On the evening of March 1st, 1932, the couple were at their estate near Hopewell, in the Sourland Mountains of Hunterdon County, New Jersey. Their 19-month-old son, Charles Jr., was asleep in his crib in a first-floor bedroom. There were three other persons in the house: Betty Gow, the baby’s nurse; Ollie Whatley, the butler; and his wife, Elsie, the cook. At 9 p.m. these three were in the servants’ quarters.
Anne Lindbergh went upstairs, looked into the nursery, saw that the baby was sleeping quietly and came downstairs again. Lindbergh was doing some writing in his study on the ground floor. At 9.50 p.m., Betty Gow went up to see whether the child was all right.
She found the crib empty. She supposed that one of the baby’s parents had taken him, but decided to make sure. She went downstairs and saw that the baby was not with its mother. She entered the study and saw Lindbergh sitting there alone.
“Where’s the baby?” she asked.
Lindbergh looked up. “What do you mean?”
“He’s not in his crib, or with his mother.”
Lindbergh ran up the stairs and turned on a light in the nursery.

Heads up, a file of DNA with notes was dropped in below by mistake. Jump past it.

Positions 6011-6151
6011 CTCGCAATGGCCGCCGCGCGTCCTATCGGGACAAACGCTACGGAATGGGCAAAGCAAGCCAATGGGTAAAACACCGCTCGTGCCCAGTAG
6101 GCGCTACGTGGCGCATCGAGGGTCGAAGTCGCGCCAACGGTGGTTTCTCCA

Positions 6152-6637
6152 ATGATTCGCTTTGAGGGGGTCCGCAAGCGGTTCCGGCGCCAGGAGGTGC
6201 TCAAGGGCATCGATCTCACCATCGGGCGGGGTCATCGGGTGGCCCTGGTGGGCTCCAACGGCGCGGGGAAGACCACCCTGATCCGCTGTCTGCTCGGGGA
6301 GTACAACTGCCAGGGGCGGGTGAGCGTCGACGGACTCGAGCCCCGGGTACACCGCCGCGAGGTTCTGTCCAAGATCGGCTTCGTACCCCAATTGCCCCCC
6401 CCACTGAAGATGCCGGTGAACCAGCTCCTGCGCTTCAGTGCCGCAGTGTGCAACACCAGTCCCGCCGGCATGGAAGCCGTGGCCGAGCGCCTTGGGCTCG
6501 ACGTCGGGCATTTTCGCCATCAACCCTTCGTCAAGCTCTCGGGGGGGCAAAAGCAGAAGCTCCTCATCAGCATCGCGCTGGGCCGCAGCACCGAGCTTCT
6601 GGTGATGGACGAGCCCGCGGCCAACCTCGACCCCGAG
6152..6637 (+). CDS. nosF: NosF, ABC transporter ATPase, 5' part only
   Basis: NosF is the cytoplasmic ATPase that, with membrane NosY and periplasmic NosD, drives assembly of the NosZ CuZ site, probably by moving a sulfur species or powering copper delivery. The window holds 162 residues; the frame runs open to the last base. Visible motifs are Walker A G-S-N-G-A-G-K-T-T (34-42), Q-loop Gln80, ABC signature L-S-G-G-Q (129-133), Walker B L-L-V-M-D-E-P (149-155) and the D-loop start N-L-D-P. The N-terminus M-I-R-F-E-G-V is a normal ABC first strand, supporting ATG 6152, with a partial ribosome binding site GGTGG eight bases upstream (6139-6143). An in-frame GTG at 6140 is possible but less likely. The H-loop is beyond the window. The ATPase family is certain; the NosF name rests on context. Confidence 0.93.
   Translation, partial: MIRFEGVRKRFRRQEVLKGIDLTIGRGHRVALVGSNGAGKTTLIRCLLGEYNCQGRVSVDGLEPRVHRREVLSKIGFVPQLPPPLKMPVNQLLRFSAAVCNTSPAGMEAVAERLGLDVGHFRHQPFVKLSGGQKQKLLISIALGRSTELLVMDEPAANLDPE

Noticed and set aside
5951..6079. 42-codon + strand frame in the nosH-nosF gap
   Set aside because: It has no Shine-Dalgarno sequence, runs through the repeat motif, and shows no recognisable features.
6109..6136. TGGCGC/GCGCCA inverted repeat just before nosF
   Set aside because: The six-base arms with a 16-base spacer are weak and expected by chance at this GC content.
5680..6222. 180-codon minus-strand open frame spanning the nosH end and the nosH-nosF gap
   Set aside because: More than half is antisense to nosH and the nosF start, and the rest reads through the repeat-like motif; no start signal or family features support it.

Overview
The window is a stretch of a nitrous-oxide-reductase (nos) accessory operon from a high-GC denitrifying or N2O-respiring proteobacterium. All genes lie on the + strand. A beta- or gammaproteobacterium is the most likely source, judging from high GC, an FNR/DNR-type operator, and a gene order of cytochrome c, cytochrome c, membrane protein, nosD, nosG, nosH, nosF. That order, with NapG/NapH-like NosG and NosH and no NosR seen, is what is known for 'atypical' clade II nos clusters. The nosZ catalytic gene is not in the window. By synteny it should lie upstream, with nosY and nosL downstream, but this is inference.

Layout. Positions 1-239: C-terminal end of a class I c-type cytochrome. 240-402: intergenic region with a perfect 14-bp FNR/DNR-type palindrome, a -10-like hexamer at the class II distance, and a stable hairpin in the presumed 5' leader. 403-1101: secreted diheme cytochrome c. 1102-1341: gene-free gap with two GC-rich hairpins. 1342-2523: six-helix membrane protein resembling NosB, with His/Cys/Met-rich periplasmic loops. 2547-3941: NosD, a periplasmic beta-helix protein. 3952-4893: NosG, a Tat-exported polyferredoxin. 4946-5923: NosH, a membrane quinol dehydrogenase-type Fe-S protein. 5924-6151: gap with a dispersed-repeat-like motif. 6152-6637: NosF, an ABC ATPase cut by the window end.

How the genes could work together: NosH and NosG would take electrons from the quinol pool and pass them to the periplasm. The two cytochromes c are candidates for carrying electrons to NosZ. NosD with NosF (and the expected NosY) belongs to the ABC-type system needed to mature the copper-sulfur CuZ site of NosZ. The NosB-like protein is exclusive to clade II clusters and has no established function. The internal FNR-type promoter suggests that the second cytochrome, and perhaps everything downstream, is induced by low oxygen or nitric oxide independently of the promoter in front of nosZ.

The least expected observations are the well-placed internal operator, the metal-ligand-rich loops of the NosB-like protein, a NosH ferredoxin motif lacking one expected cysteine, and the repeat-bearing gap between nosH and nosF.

The crib was indeed empty. He then noticed a white envelope on the window-sill. It bore his name, in unfamiliar handwriting, and he realised straightway that his son had been kidnapped.
The others in the household, attracted by the commotion, now came running into the room.
“Don’t anyone touch that envelope,” Lindbergh directed. “Whatley, telephone the police.”
Lindbergh grabbed a loaded hunting rifle and a torch and ran outside. He saw a wooden ladder of home-made construction under the nursery window. He paused to listen, but could hear no sound. He ran to a high point on the estate. But it was a dark night and he could see no farther than the beam of his torch. Dazed and incredulous, he ran back into the house.
“That envelope must be from the kidnappers,” his wife said. “Let’s open it. It may tell us something important.”
“No, we must wait till the police come,” Lindbergh said firmly. “It may contain fingerprints…”